Cambridge, MA. Last night I was reading the International Herald Tribune (how nostalgic!) on a flight back from Germany (University of Paderborn) to Boston. Having missed out of much of the news during my busy week in Paderborn and before that in the “other” Cambridge (UK) for a workshop, I was pleased to see the full coverage given to the decision by Pope Francis to canonize John XXIII as well as John Paul II. Reading the Tribune account (lifted of course from the New York Times), I could see that this is a skillful effort by Francis to reach out more widely to the Catholic community, with both and not just one of these figures. I suppose we all knew that John Paul would be canonized, but the canonization of John seemed until recently a receding horizon, a reality we might, or might not see, in the near future. I would have been happier, I suppose, if he had also decided to canonize both Mother Teresa and Dorothy Day. Perhaps later, but for the moment it is good news that Francis will recognize both of these popes together.
Still: I am sure I am not the only reader who also thinks that there is something a little unseemly about popes canonizing preceding popes, particularly recent ones: while recognizing the holiness of one or another pope is of course appropriate, one can only also feel that at the very top of the Church there is just too much of a tangle of faith and piety and ecclesial power and politics, and too much room for mixed messages when popes declare their recent predecessors to be saints. How could we avoid even the appearance of the cult of personality, self-congratulation among leaders raised to leadership by a preceding pope, or the unseemly canonization of some particular view of the Church and issues that are still open to debate? We might make it a rule to wait one hundred years, or perhaps two hundred, before considering the canonization of any pope.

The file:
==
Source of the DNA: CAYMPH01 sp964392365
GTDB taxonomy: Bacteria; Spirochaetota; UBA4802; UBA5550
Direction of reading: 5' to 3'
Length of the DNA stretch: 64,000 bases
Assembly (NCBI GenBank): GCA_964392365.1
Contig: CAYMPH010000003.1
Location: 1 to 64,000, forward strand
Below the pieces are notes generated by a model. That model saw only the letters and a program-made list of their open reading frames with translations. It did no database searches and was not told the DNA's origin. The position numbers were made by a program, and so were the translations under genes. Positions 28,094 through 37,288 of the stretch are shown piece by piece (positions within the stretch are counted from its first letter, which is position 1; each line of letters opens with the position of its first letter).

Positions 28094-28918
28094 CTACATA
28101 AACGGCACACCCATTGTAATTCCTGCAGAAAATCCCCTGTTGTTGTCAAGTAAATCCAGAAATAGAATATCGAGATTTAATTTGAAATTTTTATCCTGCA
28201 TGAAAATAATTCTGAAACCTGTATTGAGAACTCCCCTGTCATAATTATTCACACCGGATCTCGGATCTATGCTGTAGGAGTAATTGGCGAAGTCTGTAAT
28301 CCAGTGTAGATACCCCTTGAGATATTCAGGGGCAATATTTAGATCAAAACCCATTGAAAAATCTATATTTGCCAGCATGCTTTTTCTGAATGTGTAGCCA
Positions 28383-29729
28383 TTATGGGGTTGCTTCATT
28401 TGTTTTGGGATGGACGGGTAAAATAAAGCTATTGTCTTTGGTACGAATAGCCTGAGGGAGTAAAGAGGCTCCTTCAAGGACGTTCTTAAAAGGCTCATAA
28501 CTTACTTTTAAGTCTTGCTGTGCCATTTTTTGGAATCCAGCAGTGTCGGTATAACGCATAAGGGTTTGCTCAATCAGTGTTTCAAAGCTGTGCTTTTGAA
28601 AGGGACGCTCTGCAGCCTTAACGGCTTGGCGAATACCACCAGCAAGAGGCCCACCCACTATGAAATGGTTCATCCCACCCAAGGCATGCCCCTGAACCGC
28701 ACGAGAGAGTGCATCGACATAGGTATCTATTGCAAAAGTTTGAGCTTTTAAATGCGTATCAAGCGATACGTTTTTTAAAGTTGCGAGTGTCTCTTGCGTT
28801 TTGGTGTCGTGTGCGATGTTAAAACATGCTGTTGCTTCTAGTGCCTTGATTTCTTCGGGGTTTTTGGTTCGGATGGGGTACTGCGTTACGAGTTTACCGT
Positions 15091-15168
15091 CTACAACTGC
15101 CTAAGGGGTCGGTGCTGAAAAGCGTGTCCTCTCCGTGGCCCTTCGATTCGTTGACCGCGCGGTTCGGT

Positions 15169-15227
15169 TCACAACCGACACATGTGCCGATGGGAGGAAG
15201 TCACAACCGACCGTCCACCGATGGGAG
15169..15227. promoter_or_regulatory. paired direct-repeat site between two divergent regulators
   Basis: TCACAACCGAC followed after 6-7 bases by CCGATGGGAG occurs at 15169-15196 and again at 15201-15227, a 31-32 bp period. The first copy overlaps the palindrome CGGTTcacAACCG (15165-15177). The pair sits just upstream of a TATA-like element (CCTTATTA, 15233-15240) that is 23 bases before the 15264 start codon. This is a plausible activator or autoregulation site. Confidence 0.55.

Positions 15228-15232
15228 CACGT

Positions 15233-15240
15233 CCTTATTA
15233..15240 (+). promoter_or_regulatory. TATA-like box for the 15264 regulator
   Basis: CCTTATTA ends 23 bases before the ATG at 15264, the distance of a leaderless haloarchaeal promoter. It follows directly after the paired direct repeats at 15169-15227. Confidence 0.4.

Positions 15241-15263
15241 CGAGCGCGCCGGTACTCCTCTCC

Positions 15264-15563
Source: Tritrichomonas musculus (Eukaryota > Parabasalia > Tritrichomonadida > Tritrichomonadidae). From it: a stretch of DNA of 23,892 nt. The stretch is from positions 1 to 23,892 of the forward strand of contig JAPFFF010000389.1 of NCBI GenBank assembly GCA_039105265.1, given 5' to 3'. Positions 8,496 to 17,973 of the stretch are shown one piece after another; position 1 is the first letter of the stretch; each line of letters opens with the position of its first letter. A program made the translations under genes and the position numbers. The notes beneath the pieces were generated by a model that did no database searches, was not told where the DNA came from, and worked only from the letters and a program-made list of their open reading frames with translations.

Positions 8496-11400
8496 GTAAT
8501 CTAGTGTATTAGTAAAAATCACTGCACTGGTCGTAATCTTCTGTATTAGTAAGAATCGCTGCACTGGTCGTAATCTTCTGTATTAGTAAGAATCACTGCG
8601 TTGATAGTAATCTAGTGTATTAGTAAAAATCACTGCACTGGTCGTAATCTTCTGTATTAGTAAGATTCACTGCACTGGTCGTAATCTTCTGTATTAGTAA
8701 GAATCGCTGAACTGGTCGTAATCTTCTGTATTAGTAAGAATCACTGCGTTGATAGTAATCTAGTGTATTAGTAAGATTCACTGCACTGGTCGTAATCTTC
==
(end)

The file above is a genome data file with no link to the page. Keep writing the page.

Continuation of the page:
But to change the topic, slightly and just for a moment: how do we recognize saints in a Church that is on mission?
I was impressed by the wisdom regarding ministry and mission found in today’s Gospel (14th Sunday in Ordinary Time, Year C), from the tenth chapter of the Gospel according to Luke. Jesus sends out the seventy disciples – presumably ordinary, not particularly well-known men and women – on a mission to surrounding towns and villages. The message to them is also a list of criteria by which to recognize those who speak in the name of Jesus. Here are seven criteria I teased out for my early morning homily today.